First! Everybody buy the new Kronos Quartet CD, which has liner notes by one of my favorite Gregs. The Nonesuch.com store has it on sale, which means you can download the mp3s right now AND get the CD in the mail and it'll still be a buck under the list price, even with shipping. (Buy it together with the new kd lang CD, which is one of her best, and shipping is free!) I've only heard snippets of the piece so far, but it sounds gorgeous, and anyway it's Kronos + Terry Riley + Wu Man, so you can be darned sure I'll pick up a copy at my local indie record shop (on account of I work there). As for the liner notes themselves, they are thorough, clever, and duly affectionate. Do read. Also! They ran my latest concert previews in the New Haven Advocate. Ezra Laderman, Alvin Lucier. The first commenter to count all the clichés in the article wins a signed copy of my book. Furthermore! Hope you all read Rebecca Mead's article in the latest New Yorker about my friend Nico Muhly. It quotes "music critic and blogger Dan Johnson," meaning me! But I thought some of the best parts of the article were actually the least flattering to Nico. Whenever I read a fawning magazine profile about the genius of the week I want to run out and stab said genius in the face. But this one turns out to be as much fun as her profile of Peter Gelb, which I hope you all read. Now, this isn't exactly unflattering, but I love that for a little perspective, Mead sought critiques of Nico's oeuvre from the composers he most admires. Namely, Philip Glass:
"The great anxiety among young composers is, when are you going to hear your own voice? But the real problem is, how do you get rid of it, how do you develop? Nico hasn't got to that yet. There is a lot of rapid growth in one's twenties, but the big challenge is to keep that alive over the long stretch, for the next forty years, and not let it get stifled by the meanness of the world we live in."
and John Adams:
...Muhly's music is "eclectic, nondenominational in the world of contemporary classical music, which tends to split off into lots of different orthodoxies. He obviously shows influences from the minimalist composers, but his music is not nearly as rigorously designed. It is very much like him: it is open, it is attractive, it is pleasing." Adams says that he hears his own influence on Muhly's work—"It's like meeting a twenty-year-old who looks strangely familiar, only to discover he's your long-lost son"—but adds that he finds it oddly untroubled. "I could use a little more edge, or a little more violence," Adams says. "At times, there is a surfeit of prettiness in Nico's music, and I am not sure it is a good thing for someone so young to be so concerned with attractiveness."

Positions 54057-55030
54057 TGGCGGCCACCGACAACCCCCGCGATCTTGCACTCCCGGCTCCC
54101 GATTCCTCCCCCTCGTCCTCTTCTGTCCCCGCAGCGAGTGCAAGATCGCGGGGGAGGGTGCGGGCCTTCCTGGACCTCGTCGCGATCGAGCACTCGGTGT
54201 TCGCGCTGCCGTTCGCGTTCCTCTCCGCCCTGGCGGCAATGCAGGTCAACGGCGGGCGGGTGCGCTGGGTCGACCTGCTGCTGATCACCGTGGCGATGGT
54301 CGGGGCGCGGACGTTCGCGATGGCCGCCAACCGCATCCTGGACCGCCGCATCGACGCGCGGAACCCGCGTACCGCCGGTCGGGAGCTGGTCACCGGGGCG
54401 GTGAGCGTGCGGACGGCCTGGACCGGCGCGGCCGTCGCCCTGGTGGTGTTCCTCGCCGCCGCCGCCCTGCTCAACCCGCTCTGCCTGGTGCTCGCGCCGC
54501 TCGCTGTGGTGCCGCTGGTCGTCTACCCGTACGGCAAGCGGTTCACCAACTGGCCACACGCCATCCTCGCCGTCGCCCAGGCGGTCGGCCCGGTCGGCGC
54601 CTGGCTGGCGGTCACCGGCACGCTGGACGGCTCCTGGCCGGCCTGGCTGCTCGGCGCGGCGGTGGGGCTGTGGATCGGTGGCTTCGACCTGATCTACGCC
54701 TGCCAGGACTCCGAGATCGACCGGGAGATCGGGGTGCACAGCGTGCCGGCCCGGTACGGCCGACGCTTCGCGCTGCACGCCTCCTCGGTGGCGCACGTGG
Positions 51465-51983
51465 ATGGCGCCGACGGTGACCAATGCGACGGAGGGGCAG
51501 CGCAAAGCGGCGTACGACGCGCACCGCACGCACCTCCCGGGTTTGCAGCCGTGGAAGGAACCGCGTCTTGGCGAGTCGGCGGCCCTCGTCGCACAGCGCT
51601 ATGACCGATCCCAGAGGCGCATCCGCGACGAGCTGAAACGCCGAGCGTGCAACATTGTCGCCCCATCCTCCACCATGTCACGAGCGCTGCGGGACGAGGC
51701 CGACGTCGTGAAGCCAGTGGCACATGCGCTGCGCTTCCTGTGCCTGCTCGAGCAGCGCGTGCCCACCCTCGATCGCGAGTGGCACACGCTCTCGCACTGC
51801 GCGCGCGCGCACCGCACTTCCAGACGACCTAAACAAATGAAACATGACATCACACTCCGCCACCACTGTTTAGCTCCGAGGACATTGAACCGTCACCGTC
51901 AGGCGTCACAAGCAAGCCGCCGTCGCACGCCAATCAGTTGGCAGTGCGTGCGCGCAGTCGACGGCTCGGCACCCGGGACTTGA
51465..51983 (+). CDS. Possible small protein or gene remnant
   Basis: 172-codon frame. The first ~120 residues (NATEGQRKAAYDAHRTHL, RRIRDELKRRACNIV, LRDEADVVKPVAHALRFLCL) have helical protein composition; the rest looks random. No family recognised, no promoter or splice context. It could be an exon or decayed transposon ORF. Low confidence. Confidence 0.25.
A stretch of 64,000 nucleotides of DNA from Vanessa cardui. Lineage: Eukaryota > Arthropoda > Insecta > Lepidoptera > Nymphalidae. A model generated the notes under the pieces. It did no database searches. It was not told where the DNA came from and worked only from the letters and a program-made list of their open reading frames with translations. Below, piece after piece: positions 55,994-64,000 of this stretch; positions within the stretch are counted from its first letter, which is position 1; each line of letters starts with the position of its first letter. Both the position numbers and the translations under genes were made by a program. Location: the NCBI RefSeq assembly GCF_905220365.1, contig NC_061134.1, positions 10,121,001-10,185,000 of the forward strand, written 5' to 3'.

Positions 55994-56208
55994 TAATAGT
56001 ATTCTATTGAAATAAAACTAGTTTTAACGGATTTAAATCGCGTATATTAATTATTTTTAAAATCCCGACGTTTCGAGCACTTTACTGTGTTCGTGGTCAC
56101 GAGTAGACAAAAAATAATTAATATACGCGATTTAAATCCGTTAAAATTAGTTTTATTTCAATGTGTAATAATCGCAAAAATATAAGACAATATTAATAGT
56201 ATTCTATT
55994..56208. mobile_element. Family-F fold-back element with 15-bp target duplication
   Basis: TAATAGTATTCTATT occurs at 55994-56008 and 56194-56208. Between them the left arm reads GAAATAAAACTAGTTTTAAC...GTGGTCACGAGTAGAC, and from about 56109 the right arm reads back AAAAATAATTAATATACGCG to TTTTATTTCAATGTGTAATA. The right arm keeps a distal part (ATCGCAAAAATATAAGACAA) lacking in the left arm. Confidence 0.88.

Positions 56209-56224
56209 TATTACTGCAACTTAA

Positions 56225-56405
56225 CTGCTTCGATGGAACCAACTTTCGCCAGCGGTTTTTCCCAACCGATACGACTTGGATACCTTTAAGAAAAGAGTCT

See? That's actually quite interesting. Glass's warning we can recognize as the product of his own bittersweet experience. The great Glass paradox is that there is at once no better established or more dismissed composer in American concert music. And indeed, this dual position stems largely from the strength and distinctiveness of the Glass idiom. It's worth considering, in light of his advice, how seriously Glass must have taken the long evolution of that idiom over the past few decades. As for Adams, I find he sums up Nico's music better than most critics do. For one thing, it is very like the music of John Adams. How come nobody points that out? There are echoes of Nixon in China all over Nico's orchestral scores. And it is also very like Nico himself. Some composers, if you meet them, you'll think, "That guy wrote that?" But Nico face-to-face is exactly the person you imagine when you hear Clear Music. And again, these are criticisms that shed a little light on Adams' own mature aesthetic. Criticisms, as a friend of mine pointed out, that have been leveled against Adams himself, especially early on in his career: derivative of minimalism, but without the rigor; pleasing and attractive to a fault. I would be the first to defend early Adams against these charges (and hey, I mount a similar defense re: Nico in the NYer piece), but perhaps it's still interesting to consider the extent to which both composers might be guilty—the young Adams, the young Muhly. Isn't Harmonium a lot less gratifying than the Klinghoffer Choruses, precisely because the latter pieces are a little less eager to please, a little more eager to put the "post" in "post-minimalist"? Anyhow, I spent a lot of time thinking about these remarks, which isn't something I usually do after I read an article about music. Why can't more criticism get me this excited? Clearly, what we need are more critics like this: practical, caring. Potshots are too easy. (If you read this blog, you know I take plenty of those.) It's so much more interesting to see people working out the problems in music they care about, rather than dismissing the stuff that doesn't excite them or cooing at the sheer perfection of the stuff that happens to accord with their tastes. Why not? Let's go just a little bit deeper. New Havenites, I'll see you at tonight's concert!